People who want to get away from the city centre, however, can go with modern railways to Sintra or to Estoril and Cascais, about 30km away, with beautiful landscapes, urban settings and nice restaurants and bars.
Lisbon is a city that receives yearly a large number of visitors, both in business and leisure. Its offer of hotels is very strong, in all price categories, including some charming traditional units as well as large ones from most international chains.
Public Transport in Lisbon has recently undergone great improvements and includes underground, suburban trains and ferries, low floor buses and light rail, while maintaining in operation a small set of old tramway lines, among which the famous line 28, one of the icons of the city.
Day and Multi-day passes are available to enjoy the full public transport network without hassle.
For more information about Lisbon and tips on what to see, please visit the Tourism Bureau website: http://www.visitlisboa.com/
“Aim and manage to implement inclusive access for all”
The conference is organized in two streams of intervention, being:
SCIENCE AND TECHNOLOGY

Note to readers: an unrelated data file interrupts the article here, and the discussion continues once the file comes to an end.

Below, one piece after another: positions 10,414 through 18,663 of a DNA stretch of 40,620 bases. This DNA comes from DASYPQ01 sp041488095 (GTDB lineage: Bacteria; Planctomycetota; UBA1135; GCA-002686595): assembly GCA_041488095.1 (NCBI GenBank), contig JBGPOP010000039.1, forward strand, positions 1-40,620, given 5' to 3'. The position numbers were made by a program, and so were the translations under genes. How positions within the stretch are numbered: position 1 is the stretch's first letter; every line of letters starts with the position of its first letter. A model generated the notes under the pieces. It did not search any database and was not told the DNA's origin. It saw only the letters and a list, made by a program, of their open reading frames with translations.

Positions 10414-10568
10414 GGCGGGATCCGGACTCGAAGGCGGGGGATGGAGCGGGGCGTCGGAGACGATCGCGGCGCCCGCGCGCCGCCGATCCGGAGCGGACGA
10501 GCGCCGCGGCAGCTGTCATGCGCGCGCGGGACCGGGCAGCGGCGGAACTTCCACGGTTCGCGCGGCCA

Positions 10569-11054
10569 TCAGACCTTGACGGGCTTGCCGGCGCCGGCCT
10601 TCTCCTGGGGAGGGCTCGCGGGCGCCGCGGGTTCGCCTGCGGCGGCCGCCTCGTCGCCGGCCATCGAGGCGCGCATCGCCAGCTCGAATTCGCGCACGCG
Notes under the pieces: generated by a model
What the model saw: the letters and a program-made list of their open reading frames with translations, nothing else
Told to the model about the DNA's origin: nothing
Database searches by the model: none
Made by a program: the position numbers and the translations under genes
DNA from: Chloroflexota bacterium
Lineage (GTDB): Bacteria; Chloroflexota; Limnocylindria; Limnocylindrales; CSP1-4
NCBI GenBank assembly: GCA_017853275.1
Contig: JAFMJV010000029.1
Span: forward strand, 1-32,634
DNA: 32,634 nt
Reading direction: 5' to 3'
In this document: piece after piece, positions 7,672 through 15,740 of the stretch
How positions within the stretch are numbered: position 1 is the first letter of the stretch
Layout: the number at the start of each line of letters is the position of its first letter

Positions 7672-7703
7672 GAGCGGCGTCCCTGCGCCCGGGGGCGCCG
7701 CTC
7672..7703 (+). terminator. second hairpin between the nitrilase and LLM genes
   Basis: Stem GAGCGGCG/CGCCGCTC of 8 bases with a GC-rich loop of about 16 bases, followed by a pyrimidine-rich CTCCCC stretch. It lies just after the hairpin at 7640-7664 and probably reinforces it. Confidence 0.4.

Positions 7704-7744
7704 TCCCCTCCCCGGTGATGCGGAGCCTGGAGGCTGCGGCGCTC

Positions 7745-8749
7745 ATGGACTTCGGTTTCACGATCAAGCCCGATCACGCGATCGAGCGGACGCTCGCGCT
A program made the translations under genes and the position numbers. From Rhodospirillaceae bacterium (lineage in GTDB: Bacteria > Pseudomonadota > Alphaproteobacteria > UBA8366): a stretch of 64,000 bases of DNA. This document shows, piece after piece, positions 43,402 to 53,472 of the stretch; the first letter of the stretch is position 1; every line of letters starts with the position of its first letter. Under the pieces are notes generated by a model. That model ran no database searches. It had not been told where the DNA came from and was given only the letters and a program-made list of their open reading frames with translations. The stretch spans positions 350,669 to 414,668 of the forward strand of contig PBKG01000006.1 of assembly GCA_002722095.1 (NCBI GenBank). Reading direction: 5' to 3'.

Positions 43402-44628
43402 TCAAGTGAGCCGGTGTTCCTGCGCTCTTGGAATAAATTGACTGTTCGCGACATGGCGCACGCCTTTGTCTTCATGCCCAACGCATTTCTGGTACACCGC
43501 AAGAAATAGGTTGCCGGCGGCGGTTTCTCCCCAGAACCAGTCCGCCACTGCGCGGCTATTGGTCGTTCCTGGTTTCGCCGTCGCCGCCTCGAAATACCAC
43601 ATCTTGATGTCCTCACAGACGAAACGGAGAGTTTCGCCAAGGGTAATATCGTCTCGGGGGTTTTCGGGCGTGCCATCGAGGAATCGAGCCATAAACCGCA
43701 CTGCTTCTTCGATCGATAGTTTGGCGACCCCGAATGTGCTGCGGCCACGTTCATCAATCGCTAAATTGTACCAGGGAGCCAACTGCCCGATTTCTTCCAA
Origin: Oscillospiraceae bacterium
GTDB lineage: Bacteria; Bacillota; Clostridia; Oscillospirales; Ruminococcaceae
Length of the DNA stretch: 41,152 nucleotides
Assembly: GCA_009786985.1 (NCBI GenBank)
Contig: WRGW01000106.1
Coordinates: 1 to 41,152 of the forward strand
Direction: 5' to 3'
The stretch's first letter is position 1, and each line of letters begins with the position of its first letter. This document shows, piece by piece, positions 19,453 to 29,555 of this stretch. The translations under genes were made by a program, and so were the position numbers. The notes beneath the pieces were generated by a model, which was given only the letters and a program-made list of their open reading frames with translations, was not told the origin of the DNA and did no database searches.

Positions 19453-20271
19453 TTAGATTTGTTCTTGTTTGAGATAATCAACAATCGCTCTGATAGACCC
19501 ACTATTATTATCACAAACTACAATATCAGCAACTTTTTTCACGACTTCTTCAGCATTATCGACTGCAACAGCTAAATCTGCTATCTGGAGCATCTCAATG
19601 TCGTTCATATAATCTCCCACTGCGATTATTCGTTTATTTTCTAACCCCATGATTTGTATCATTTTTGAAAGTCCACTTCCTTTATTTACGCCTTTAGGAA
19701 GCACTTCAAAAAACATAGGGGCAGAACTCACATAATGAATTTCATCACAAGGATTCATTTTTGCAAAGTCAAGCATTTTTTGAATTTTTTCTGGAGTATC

Practice and Experience:
All conference topics are very open and can be approached from any of the two referred streams. For each topic a number of sub-topics are open from the outset but others can be created. In addition, special sessions can also be envisaged and participants interested in organizing it should contact the Conference Chair for that purpose.
Topic A: Policy approaches for mobility needs and solutions for the ageing and disabled population
The demographic evolution of Society enables to foresee next decades with a substantial increase of ageing population with different degrees of disabilities. In addition, changes in patterns of living and more monoparental families are formed which represent users of temporary restrictions. Cities and regions must reflect in these changes and adjust their policies accordingly so that user needs are satisfied
A1 – Meeting the needs of people with disabilities in light of changing demographics;